Last week I learned a lot more than I intended about microchipping pets. That’s because our cat Milo had been missing for more than a month. With all the bobcat, mountain lion and coyote sightings, and the big freeze, I’d lost hope.

My little furball was somewhat of a community cat – likely a feral cat that my boys picked up as a kitten. He is definitely our pet – socialized, neutered and chipped – but he’s hard to contain in the house. By day he hangs out in the neighborhood. By night he asks to come in and sleeps on our son’s bed and has done so for the past 10 years.

Whatever happened to Milo, it wasn’t good. When animal services called, the officer warned me that Milo was in rough shape. That was an understatement; he was on death’s door. The vet confirmed that he’d lost half his body weight, was severely dehydrated, had infections, failing kidneys and hypothermia. We didn’t know if he’d make it.

It seems incredibly lucky that animal services found him in the nick of time. The responding officer had the foresight to scan the cat, and in what I understand to be a rare instance, the cat was chipped with a registered and working phone number. He said it almost never happens.

Last year El Paso Animal Services brought in 12,488 animals. Ramon Herrera, the interim department director, told me that only about 20% of those were microchipped – despite the legal requirement. That has been the law since 2010 under Title 7 of the city code.

Herrera says they have trained animal protection officers to do a thorough scan for chips, which can apparently travel in the body. They’ve even found them in the foot and they can fall out when first implanted.

There’s also been a big shift in mindset at the department. It used to be that successful officers were considered to be the ones who picked up the most pets. Now they are encouraged to return the most pets and hopefully keep them out of the shelter altogether.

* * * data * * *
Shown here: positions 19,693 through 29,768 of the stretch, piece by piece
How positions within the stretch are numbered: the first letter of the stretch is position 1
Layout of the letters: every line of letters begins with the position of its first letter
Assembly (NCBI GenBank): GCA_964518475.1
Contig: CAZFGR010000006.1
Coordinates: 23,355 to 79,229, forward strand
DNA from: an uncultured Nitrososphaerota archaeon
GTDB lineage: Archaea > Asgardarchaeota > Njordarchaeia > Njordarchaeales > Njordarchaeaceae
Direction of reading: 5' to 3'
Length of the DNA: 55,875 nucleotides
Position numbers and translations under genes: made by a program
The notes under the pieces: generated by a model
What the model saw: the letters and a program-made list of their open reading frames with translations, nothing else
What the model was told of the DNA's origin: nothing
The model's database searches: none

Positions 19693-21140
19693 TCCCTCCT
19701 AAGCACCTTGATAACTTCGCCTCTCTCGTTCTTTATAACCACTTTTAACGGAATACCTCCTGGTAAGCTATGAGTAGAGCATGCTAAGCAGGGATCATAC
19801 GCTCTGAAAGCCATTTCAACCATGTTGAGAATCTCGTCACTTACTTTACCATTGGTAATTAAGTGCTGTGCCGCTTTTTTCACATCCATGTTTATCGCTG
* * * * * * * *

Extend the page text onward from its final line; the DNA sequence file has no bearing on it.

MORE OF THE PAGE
In my case, it worked exactly like it’s supposed to, and we are very grateful. Milo is home and recovering, contained in his sleeping buddy’s room. Prognosis looks good.

For its part, the city department has been working on ways to increase the number of microchipped pets because, as Herrera says, it’s the best way to keep pets and families together. Just before the COVID-19 shutdown a year ago, animal services held a huge event providing free microchips and other services to 800 animals.

Community events have been halted due to the pandemic, but three weeks ago the team introduced a pilot program called Resource Rovers. The rovers – an animal protection officer and a vet tech – are going into neighborhoods to interact with the public and microchip just about anything they see. It’s as simple as approaching someone who’s walking their dog, offering to chip the pet for free or make sure that the chip is registered and the contact information is up to date. Herrera says in the first two weeks, they chipped 200 animals. They also can help update your chip on the spot.

Getting people to register and keep their chips updated is a huge challenge. A few months ago, we rescued a lost dog with an unregistered chip. We located its owners eventually, but if they had registered the chip, they could have saved everyone a lot of distress, time and effort. This is the second dog that we’ve found with an unregistered chip.

The city has also added more microchip scanning locations to make recovery easier. Fire stations are now equipped with scanners and before COVID there were plans to add them to recreation centers. Herrera said the technology has made it easier, and they are looking at more ways to make scanners accessible. Maybe someday we can have solar-powered chip scanners at any park much like a price checker at the end of a Target aisle.

But the scan will only read the chip number, and then you must locate the chip registration if it even exists. There are many chip providers, each with its own registry. To help, Herrera recommends PetMicrochipLookup.org, an online tool that searches databases of participating chip registries. It’s a good idea to enter your pet’s chip number and see what comes up. You bet I did!

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